Monday, February 09, 2004

Who Does the Laundry?

Today’s entry is total journal. No big points. No rants or raves. If you like your blog posts to come to some sort of neat ending or make some larger points about life. Read no further. This is just an ordinary day in the life.

Morning. Got Jonah on the school bus. Played with the little one while doing random tidying and fielding phone calls from mom and my sister. On the way to pick up Jonah, Ian fell asleep in the stroller guaranteeing no nap for the afternoon and a melt down later in the day. I cursed the nap gods.

When I walked into Jonah’s classroom, the kids were engrossed in an art project. They had drawn pictures of themselves with sad and happy faces. Jonah’s teacher showed me his work with amusement. Under his happy face, which was breathing deeply due to several extra noses, he had drawn a picture of his little brother. His brother was a second head on his shoulder. A sweet moment of sibling love sure to end when his brother dismantled his train tracks later in the afternoon.

After lunch of soup and toast, Angela arrived, and I left for the library. Ian wailed. Guilt.

I read Naomi Wolf’s Misconceptions: Truth, Lies, and the Unexpected Journey to Motherhood. I had skimmed it last summer, but I wanted to look more closely to see if there was anything useful in it. The book is all about Naomi, her birth experience, and the depressing business of combining family and career.

Her flowery writing style made me wince at times. “...Cara, holding her coffee, would feel her eyes fill with tears that, since there was no point in crying, would never quite spill.”

There’s a lot of self pity from someone writing from her “cavernous suburban home.”

And she’s really pissed off at the husbands. About their inability to pack a diaper bag or cut back on their careers or to chip in with the housework. (This was also a theme in the Caitlin Flanagan article that still is not on line.)

Our situation is a little different around here. Due to a gross miscalculation about the length of time it takes to do a dissertation, both Steve and I were home full time with Jonah during his first year, while we wrote. We had a 50/50 split. As a result of Steve’s year at home, he can pack the diaper bag (if you’re not too picky about sippy cups leaking all over the place). He still does the dishes at night (if you’re not too picky about washing the outside of cups) and all the laundry (if you’re not too picky about shrinkage).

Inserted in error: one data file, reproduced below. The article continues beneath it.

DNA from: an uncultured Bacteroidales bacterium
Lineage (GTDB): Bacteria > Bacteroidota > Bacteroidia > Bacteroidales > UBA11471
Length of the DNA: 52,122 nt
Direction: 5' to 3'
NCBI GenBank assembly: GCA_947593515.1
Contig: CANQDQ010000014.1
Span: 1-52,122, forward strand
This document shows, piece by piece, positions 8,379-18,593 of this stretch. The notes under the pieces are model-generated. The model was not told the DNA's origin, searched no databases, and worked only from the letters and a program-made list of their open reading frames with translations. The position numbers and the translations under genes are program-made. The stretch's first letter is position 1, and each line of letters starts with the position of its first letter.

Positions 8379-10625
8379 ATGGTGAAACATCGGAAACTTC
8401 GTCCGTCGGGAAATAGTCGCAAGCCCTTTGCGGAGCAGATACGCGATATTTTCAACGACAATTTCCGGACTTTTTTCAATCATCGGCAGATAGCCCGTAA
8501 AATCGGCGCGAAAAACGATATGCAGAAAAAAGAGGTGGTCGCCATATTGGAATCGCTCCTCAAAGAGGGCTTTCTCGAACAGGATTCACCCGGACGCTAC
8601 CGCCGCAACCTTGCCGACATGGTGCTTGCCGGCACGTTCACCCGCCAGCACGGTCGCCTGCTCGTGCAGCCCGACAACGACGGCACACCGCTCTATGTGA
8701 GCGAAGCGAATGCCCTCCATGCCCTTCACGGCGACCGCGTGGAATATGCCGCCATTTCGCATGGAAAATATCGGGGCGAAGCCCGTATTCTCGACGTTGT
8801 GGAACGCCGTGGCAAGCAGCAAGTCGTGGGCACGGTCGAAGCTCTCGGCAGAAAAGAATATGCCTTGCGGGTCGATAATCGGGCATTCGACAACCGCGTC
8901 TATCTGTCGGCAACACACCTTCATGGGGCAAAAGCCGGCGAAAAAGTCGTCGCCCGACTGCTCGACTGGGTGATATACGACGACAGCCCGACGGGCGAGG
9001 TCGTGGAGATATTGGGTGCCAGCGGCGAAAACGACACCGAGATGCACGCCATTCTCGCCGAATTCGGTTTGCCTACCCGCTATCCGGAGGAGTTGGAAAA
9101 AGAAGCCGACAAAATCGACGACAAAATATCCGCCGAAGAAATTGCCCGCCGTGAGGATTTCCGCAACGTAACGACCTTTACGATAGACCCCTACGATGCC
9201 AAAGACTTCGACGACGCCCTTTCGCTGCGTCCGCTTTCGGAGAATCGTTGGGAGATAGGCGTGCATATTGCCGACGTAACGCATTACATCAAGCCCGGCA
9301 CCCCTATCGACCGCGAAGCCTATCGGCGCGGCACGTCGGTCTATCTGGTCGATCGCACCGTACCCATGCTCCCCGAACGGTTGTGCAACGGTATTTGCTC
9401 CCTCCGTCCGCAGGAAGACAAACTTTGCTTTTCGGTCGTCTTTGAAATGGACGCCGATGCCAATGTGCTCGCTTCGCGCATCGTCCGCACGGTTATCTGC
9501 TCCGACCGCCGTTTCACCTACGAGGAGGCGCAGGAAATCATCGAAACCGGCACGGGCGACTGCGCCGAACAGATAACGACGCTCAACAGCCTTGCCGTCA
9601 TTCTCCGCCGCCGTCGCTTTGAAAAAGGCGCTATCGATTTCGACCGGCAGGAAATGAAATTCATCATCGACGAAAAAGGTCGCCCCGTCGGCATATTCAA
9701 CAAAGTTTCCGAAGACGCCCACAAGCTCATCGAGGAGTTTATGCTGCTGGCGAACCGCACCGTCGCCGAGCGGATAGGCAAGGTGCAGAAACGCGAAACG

But ours was an unusual situation, and with all the poverty that it entailed, I am not sure that I would recommend that road for anyone.

How much is Naomi’s experience with husbands true? Her book is based solely on her own relationship and the marriages of her other upper middle class friends. The husbands are career focused, Type A types who pull in major incomes to buy the cavernous suburban homes. Are all fathers completely inept or just Naomi’s fathers? Have men not evolved since the days of Ricky Ricardo?

Unable to force the men to do more, the women in Naomi’s book resort to the exploitation of nannies. (Also a theme in the Flanagan article who talks of hiring nannies to do the “shit work.” And the central argument of Arlie Hochschild in her recent book, Commercialization of Intimate Life. Briefly discussed here.)

My first thoughts were to advise all my single friends to stay away from careerist husbands. Girls, go for the slackers. They might not make senior partner, but they’ll make your dinner and play with the kids. You might not be able to afford a house in a town with a good school district, but so what. He’s made lasagna for dinner.

OK, this post sort of morphed into a discussion of dads. If I was really a dedicated blogger, I would rewrite the first paragraph and add a snappy conclusion, but I’m not, so I shan’t.

I’m curious. Who does what in your home? Write me. Or write about it in your blog and send me the link.

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